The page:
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5 Common Minor Horse Injuries + How To Treat Them?



5 Common Minor Horse Injuries + How To Treat Them?

Some relatively common injuries occur to horses, and most horse owners will experience them at some point even when they are able to cater to the welfare of your horses.

When you encounter a horse with injuries, there are some that you can treat quickly and others that resolve on their own.

However, you may need to monitor the injury and consult a veterinarian with any concerns in some cases.

So, what are some of these common minor injuries that horses can sustain? Here are 5 of the most common horse injuries and how you can easily treat them.

1. Puncture Wounds

One of the first common injuries you may encounter with a horse is a puncture wound, different from a typical cut or scrape to the skin.

Puncture wounds usually have small holes in the skin, more often caused by a pointed object, like a nail. 

The small holes can go deeper into the skin than a surface cut and cause infection. Therefore, they need to be treated differently.

They also can be challenging to spot on your horse because the opening can be small and already be scabbed over when you locate it.

More often than not, instead of bleeding from a puncture wound, you would see clear drainage or pussy coming from the hole, and the skin or tender area surrounding the wound gets swollen.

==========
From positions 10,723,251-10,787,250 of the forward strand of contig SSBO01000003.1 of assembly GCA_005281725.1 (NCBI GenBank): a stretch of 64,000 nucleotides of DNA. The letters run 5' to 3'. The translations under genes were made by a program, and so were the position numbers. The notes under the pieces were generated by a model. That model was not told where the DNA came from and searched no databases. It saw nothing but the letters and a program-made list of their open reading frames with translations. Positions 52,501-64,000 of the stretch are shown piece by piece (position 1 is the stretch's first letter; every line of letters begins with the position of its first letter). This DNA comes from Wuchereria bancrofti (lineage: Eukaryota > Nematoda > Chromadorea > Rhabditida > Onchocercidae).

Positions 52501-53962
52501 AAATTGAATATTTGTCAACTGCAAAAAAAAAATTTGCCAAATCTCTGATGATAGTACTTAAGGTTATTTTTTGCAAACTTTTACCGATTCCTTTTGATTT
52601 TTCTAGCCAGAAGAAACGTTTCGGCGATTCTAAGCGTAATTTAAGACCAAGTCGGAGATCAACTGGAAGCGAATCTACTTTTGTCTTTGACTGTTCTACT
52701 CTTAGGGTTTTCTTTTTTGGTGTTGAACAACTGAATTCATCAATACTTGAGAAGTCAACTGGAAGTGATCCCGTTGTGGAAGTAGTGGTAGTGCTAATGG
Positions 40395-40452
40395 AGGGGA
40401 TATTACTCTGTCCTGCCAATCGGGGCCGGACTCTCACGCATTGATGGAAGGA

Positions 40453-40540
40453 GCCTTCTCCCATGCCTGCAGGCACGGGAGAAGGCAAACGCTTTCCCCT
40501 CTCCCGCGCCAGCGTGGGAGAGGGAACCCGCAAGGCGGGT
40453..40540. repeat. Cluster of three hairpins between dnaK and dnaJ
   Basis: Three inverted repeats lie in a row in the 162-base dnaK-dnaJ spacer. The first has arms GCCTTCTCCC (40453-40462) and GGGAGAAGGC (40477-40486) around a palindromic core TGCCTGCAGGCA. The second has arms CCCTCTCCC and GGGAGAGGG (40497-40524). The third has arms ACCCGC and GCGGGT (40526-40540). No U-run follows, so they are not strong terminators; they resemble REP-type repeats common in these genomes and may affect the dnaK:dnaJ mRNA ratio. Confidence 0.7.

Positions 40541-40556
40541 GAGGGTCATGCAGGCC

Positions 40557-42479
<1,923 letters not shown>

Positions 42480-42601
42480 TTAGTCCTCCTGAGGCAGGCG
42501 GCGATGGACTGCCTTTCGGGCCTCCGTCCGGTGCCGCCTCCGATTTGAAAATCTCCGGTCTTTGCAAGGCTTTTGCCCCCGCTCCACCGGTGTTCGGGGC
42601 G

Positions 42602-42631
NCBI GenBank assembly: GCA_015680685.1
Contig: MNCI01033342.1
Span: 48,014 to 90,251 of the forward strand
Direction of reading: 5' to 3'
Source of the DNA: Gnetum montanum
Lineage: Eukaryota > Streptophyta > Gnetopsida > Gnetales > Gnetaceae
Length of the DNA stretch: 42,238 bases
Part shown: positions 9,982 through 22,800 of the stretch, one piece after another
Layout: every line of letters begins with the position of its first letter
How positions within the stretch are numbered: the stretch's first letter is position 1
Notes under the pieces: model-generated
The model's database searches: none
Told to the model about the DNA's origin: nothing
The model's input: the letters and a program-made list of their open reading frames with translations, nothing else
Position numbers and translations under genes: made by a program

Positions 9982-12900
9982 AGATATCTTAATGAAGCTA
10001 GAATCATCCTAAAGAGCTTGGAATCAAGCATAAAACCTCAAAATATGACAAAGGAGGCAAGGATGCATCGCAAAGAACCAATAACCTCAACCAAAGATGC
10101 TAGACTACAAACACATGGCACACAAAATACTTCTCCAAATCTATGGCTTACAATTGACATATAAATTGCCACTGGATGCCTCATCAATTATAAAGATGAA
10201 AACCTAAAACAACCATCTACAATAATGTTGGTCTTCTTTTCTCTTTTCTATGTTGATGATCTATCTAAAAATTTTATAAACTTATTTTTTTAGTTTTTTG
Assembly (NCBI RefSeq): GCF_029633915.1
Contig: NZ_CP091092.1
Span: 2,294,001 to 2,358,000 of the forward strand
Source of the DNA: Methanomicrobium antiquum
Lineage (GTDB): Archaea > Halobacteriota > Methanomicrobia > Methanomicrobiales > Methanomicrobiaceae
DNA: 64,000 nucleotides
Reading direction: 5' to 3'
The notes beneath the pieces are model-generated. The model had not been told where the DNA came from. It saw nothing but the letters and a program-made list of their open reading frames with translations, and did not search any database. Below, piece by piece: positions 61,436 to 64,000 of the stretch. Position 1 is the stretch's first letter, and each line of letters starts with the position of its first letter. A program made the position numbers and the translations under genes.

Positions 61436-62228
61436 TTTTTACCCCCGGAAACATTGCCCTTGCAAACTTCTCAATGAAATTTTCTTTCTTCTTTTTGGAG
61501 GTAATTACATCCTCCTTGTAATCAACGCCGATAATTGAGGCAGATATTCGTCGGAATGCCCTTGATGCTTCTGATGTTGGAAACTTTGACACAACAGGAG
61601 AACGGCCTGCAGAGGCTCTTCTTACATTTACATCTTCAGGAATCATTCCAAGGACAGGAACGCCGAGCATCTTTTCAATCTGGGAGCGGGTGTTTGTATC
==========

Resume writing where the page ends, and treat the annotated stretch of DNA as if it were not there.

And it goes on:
How To Treat Puncture Wounds: If you find a puncture wound on your horse’s leg, pay close attention to ensure that the injury is not near a joint.

If you discover that your horse is lame due to the wound, a veterinarian consultation for quick treatment would be appropriate to handle the injury in real time.

Also, if you find debris or a piece of the object still stuck in the wound, you need to be very cautious when removing it. 

You need the following things to treat puncture wounds:

  • Saline solution
  • Water
  • Poultice (for soreness)
  • Syringe
  • Bandage(s)

First, you should water down the wound as much as possible, using a hose or a faucet. Then, use cold water to relieve swelling and clean for about twenty minutes. It will help clean the wound to get a better look at it. 

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If the puncture wound has scabbed over, you will need to peel the scab off carefully. It is necessary to do this because any fluid build-up in the area needs to be drained, and any risk of the extra debris, dirt, or anything else that could stay stuck in the wound and cause infection needs to get out.

Next, put the saline solution into a syringe, and stick it in the puncture to squirt it directly into the infected area to thoroughly clean the wound. 

It would be helpful to have another person or two present to help you if your horse is opposed to it and ensure that no other animals are around the horse in case it tries to run or kick. 

The saline works as an antiseptic, and then you can apply the poultice to any swollen areas around the wound – just be sure not to cover it up. Then you can cover the injury with a bandage.

Monitor your horse after administering treatment and re-treat the wound a couple of times each day, especially if your horse is active and the bandage gets dirty, and make sure to check for infection. 

2. Cuts, Scrapes, or Abrasions 

Another common injury that horses get is cuts, scrapes, scratches, and abrasions, which fall under the same category.

They may run into things, fall, get kicked by other animals, or in some cases, be bitten by another animal. 

It is not a cause for alarm to see bite marks or cuts on your horse’s body. However, make sure you look at the area to ensure that the laceration is not too deep or the abrasion is causing your horse much pain. 

How To Treat Cuts, Scrapes, and Abrasions: These types of injuries are probably the easiest to treat at home, without the need for a veterinarian.